7 There's rofemary, that's for remembrance; and there's panties, that's for thoughts.] There is probably fonte mythology in the choice of thefe herbs, but I cannot explain it. Panfies is for thoughts, because of its name, Penfies; but why refemary indicates remembrance, except that it is an ever-green, and carried at funerals, I have not difcovered.
8 There's rue for you, and here's fome for me. We may call it herb of grace o' Sundays:] Herb of gace is the name the country people give to Rue. And the reafon i, because that herb was a principal ingredient in the po
tion which the Romish priests
may call it herb of grace o' Sundays. o' Sundays. You may wear your rue with a difference; there's a daify. I would give you fome violets, but they withered all when my father dy'd. They say, he made a good end
For bonny fweet Robin is all my joy.
Laer. Thought, and affliction, paffion, hell itself, She turns to favour, and to prettiness.
Oph. And will be not come again?
Go to thy death-bed,
And on all chriftian fouls! God b'wi'ye. [Exit Oph. Laer. Do you fee this, you Gods!
King. Laertes, I must commune with your grief, Or you deny me right. Go but a-part. Make choice of whom your wifeft friends you will, And they shall hear and judge 'twixt you and me. If by direct or by collateral hand
They find us touch'd, we will our Kingdom give,
Laer. Let this be fo.
His means of death, his obfcure funeral,
"No trophy, fword, nor hatchment o'er his bones, No noble rite, nor formal oftentation,
Cry to be heard, as 'twere from heav'n to earth,
King. So you fhall :
'And where th' offence is, let the great ax fall.
Enter Horatio, with an Attendant.
Hor. What are they, that would speak with me?
Hor. Let them come in.
I do not know from what part of the world
Sail. God blefs you, Sir.
Hor. Let him blefs thee too.
9 No trophy, Sword, nor batchment] It was the custom, in the times of our authour, to hang a fword over the grave of a Knight.
And where th' offence is, let
Sail. He fhall, Sir, an't please him ——There's a letter for you, Sir. It comes from th' ambaffador that was bound for England, if your name be Horatio, as I am let to know it is.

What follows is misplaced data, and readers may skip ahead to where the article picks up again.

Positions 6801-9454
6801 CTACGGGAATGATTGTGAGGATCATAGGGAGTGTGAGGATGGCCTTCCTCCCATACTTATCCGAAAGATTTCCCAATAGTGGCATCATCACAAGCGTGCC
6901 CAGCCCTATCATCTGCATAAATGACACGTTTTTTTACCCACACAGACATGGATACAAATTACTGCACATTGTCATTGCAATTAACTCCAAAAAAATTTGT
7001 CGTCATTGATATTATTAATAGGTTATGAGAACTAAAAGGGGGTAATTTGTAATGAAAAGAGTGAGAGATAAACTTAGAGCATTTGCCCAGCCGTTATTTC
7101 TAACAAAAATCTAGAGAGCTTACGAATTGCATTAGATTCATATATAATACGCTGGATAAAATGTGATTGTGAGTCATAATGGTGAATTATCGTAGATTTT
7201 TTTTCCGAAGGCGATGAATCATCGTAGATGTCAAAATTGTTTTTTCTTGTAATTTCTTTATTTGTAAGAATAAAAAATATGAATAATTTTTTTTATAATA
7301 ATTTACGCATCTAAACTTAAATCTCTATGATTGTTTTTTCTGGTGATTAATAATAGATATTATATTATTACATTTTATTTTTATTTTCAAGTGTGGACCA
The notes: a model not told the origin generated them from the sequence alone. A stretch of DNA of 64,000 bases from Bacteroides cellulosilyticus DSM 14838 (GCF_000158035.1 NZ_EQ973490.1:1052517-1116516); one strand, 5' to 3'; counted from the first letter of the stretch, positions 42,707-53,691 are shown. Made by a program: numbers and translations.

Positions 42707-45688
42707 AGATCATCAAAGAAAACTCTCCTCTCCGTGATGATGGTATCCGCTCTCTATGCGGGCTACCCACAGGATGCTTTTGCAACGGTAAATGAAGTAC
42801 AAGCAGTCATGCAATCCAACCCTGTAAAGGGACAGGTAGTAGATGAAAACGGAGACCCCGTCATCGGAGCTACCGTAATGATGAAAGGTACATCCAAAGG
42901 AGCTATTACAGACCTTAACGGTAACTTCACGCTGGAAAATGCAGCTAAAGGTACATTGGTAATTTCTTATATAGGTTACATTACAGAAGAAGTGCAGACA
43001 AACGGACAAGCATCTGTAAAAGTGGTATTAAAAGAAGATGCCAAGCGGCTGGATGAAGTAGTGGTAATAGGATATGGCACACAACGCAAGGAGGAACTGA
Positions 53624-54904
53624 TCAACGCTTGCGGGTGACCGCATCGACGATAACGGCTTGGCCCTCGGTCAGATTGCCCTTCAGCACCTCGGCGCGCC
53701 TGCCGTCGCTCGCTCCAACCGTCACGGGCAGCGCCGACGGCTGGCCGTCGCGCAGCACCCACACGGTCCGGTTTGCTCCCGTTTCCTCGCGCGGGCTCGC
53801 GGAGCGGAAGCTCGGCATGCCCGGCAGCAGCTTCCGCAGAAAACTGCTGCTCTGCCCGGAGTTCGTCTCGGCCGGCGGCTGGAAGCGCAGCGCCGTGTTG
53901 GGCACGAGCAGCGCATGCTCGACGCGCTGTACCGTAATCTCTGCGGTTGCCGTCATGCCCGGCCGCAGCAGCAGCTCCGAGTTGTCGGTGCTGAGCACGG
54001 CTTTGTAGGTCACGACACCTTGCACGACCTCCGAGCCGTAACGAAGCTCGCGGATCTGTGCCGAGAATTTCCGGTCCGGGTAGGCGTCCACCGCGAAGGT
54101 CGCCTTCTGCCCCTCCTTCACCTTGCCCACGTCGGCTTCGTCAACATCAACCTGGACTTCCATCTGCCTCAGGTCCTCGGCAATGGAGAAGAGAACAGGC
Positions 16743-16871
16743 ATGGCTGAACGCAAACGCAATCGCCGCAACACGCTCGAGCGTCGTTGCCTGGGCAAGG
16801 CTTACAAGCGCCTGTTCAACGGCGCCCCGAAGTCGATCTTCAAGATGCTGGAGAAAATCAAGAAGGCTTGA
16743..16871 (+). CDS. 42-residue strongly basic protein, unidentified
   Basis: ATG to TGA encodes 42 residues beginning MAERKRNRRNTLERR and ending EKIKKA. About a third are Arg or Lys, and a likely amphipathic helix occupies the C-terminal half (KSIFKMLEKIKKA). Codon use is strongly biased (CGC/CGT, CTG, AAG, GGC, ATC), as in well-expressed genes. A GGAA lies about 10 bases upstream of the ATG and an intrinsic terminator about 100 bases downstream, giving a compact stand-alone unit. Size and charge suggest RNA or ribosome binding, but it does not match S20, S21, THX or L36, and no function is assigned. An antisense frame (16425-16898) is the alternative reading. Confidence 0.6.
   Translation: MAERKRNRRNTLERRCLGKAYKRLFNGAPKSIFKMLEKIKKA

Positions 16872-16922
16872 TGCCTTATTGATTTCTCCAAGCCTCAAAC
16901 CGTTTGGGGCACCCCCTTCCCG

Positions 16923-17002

Horatio reads the letter.
ORATIO, when thou shalt bave overlook'd this, give thefe fellows fome means to the King: they have letters for him. Ere we were too days old at sea, a pirate of very warlike appointment gave us chace. Finding ourselves too flow of fail, we put on a compelled valour, and in the grapple I boarded them: on the inftant they got clear of our ship, fo I alone became their prifoner. They have dealt with me, like thieves of mercy; but they knew what they did, I am to do a good turn for them. Let the King bave the letters I have fent, and repair thou to me with as much hafte as thou wouldeft fly death. I have words to speak in thy ear, will make thee dumb; yet are they much too light for the bore of the matter. Thefe good fellows will bring thee where I am. Rofincrantz and Guildenstern hold their courfe for England. Of them I have much to tell thee. Farewel.
He that thou knowest thine, Hamlet.
Come. I will make you way for these your letters;
Enter King and Laertes.
King, Now muft your confcience my acquittance
2 for the bore of the matter.] The bore is the caliber of a gun, or the capacity of the barrel.
The matter, fays Hamlet, would carry heavier words.